Rahmstrof based his prediction on a recorded 7-inch increase in sea levels from 1881 to 2001, extrapolating the data into the future in a way that stunned his colleagues. Simon Holgate, an expert on sea level studies at the Proudman Oceanographic Laboratory in Merseyside said Rahmstrof’s methods were “simplistic,” published in advance of the Copenhagen meeting to “attract headlines.”

Holgate pointed out, that if the glaciers in the Alps and Himalayas are gone by 2050, the water to contribute to such a dramatic sea level increase would have to come from remaining ice sheets in the Antarctic and Greenland. Those regions do contain enough frozen water to boost sea levels by as much as 200 feet, but the melt in those regions is negligible at best.

The two incidents, examined in tandem, do even more to discredit the climate change claims they purport to advance. If the Himalayan glaciers are only melting 2 to 3 feet a year, they are not contributing to catastrophic sea level increases, and sea levels can’t continue to grow in epic proportions to the year 2100 if the glaciers are going to be gone by 2035.

Both incidents also follow all too closely on the heels of the Climategate scandal in November and December 2009. After a hacker breached email security at the University of East Anglia’s Climatic Research Unit, it was revealed that between 1996 and 2000, climate scientists had filtered the data they released in an effort to preserve their funding for studies intended to prove the existence of man-made global warming.

The fundamental scientific method that has been in place since the 19th century holds that through observation, experimentation, and the collection of data, hypotheses are formulated and tested. You may start out with one thesis, that is then altered by the results of research. You do not formulate a thesis and then look only for the material which validates your idea. Invalidation is the heart of scientific inquiry.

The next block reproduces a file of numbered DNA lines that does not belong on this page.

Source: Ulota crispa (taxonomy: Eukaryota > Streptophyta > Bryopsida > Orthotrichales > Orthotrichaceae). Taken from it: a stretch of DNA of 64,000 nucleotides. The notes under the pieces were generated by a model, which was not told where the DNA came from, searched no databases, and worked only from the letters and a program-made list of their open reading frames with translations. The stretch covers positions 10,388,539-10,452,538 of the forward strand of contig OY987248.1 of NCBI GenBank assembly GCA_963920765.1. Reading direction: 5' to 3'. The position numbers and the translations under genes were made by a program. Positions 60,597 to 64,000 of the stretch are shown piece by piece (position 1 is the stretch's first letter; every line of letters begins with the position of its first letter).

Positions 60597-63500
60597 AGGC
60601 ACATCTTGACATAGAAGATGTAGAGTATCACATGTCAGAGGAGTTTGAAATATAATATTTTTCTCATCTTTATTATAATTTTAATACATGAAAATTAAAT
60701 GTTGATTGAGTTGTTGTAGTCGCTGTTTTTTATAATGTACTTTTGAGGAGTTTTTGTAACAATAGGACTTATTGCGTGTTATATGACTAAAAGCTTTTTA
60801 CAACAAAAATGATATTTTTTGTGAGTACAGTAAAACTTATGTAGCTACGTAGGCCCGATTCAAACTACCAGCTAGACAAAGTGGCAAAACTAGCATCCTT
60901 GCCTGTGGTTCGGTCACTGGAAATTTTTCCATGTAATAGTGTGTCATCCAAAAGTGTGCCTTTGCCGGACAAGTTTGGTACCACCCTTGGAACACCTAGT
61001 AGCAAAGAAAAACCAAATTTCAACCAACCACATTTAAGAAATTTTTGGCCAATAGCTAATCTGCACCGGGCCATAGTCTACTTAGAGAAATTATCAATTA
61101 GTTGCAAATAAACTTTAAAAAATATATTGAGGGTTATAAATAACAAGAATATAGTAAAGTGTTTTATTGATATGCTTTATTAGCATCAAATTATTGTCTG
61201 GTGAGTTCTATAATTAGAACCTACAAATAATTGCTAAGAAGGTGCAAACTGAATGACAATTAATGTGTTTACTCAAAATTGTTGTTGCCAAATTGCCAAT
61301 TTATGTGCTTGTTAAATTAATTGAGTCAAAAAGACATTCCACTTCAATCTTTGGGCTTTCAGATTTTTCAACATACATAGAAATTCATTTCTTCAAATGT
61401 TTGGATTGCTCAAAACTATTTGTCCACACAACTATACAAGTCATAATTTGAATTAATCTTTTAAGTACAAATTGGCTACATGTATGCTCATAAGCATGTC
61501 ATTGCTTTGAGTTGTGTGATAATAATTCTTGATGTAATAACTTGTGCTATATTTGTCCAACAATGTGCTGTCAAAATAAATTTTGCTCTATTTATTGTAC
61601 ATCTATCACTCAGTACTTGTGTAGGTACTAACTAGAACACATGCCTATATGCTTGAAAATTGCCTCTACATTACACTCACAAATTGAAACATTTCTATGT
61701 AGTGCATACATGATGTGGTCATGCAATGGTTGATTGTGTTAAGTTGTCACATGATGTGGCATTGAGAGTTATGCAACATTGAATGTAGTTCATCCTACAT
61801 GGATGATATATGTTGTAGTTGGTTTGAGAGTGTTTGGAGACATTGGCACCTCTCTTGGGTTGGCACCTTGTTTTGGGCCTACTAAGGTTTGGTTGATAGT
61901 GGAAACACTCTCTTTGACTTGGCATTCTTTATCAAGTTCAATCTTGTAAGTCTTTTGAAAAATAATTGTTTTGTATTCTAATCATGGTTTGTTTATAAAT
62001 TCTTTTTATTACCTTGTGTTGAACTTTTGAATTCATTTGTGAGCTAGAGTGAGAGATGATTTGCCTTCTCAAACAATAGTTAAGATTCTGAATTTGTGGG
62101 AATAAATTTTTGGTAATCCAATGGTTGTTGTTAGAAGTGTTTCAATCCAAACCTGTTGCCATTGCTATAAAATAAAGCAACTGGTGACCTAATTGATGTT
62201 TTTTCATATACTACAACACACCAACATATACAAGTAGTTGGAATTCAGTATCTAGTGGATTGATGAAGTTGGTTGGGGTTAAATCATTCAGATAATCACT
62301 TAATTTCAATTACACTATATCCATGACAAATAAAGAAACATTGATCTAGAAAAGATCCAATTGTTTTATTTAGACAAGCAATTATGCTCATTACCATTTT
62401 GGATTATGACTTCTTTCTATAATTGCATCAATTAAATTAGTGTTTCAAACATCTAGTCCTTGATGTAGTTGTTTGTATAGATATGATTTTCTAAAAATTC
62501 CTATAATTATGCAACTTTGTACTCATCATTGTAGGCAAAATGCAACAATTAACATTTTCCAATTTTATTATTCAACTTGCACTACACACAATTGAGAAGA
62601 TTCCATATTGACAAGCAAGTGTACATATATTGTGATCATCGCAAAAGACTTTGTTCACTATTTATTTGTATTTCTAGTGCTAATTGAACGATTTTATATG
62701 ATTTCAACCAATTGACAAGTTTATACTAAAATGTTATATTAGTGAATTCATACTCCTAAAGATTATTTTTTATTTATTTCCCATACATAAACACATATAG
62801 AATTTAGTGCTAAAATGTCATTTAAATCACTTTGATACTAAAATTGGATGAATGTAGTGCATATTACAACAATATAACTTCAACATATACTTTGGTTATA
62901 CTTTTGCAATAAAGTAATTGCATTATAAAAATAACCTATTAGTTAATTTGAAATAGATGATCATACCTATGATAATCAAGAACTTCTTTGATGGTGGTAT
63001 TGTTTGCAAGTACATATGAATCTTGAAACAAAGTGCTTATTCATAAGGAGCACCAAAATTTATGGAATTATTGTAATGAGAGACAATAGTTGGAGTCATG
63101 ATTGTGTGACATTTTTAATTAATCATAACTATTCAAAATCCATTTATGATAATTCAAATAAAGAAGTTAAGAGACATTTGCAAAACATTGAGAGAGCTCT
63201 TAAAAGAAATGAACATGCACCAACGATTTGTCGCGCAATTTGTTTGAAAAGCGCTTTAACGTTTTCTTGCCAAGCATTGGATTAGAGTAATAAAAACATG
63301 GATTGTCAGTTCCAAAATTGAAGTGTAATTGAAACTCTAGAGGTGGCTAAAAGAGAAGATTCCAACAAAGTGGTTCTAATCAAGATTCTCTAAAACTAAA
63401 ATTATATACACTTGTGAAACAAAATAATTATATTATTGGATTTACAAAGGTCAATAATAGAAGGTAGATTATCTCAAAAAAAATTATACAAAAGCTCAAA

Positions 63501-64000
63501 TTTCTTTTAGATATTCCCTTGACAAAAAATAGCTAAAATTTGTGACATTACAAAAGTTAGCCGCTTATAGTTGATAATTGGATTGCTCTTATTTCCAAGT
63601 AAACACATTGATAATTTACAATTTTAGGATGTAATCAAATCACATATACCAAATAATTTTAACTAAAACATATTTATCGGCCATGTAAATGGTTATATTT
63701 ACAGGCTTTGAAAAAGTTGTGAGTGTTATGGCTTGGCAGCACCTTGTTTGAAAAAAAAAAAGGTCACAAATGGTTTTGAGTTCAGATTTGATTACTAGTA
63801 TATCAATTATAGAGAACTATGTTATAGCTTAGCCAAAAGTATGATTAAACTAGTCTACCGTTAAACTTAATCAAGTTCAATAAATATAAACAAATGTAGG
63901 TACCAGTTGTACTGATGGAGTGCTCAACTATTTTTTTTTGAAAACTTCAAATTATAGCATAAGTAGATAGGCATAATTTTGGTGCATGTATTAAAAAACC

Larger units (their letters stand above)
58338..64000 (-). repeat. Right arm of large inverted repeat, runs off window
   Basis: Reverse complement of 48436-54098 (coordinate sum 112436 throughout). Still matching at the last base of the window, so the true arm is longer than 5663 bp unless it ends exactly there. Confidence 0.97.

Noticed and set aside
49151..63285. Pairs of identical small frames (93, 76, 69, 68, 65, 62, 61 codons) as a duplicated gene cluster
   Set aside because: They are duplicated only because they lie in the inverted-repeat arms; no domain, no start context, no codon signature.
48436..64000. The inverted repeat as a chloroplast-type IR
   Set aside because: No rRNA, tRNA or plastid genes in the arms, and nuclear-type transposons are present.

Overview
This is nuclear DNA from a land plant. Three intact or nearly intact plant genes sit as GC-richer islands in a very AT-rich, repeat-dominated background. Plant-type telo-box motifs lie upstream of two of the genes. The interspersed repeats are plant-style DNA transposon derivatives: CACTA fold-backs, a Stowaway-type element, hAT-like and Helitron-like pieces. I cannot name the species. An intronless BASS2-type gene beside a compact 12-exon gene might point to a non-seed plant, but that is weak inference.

Clearly the IPCC had a thesis: “The glaciers are melting.” Rather than offering the best research in the field from respected glaciologists, they found a citation that proved their preconceived notion. Professor Rahmstrof used quantifiable data regarding sea levels, but extrapolated it with little to no comparison of changed environmental conditions from 1881 forward. While CO2 levels are currently at record highs in our atmosphere, the world is, on average, no warmer than it was in 1998, a factor surely relevant to both sea levels and glacial melt.

There is no question that the world’s climate is changing, but the causes and ultimate course of those changes have not been conclusively settled. Protecting endangered ecosystems, working for cleaner air and water, and moving away from the consumption of fossil fuels in favor of modern, renewable energy sources are all excellent goals. Each one has valid philosophical, scientific, and political underpinnings. None of those goals, however, will be helped by “science” cheapened by poor scholarship and sensationalism.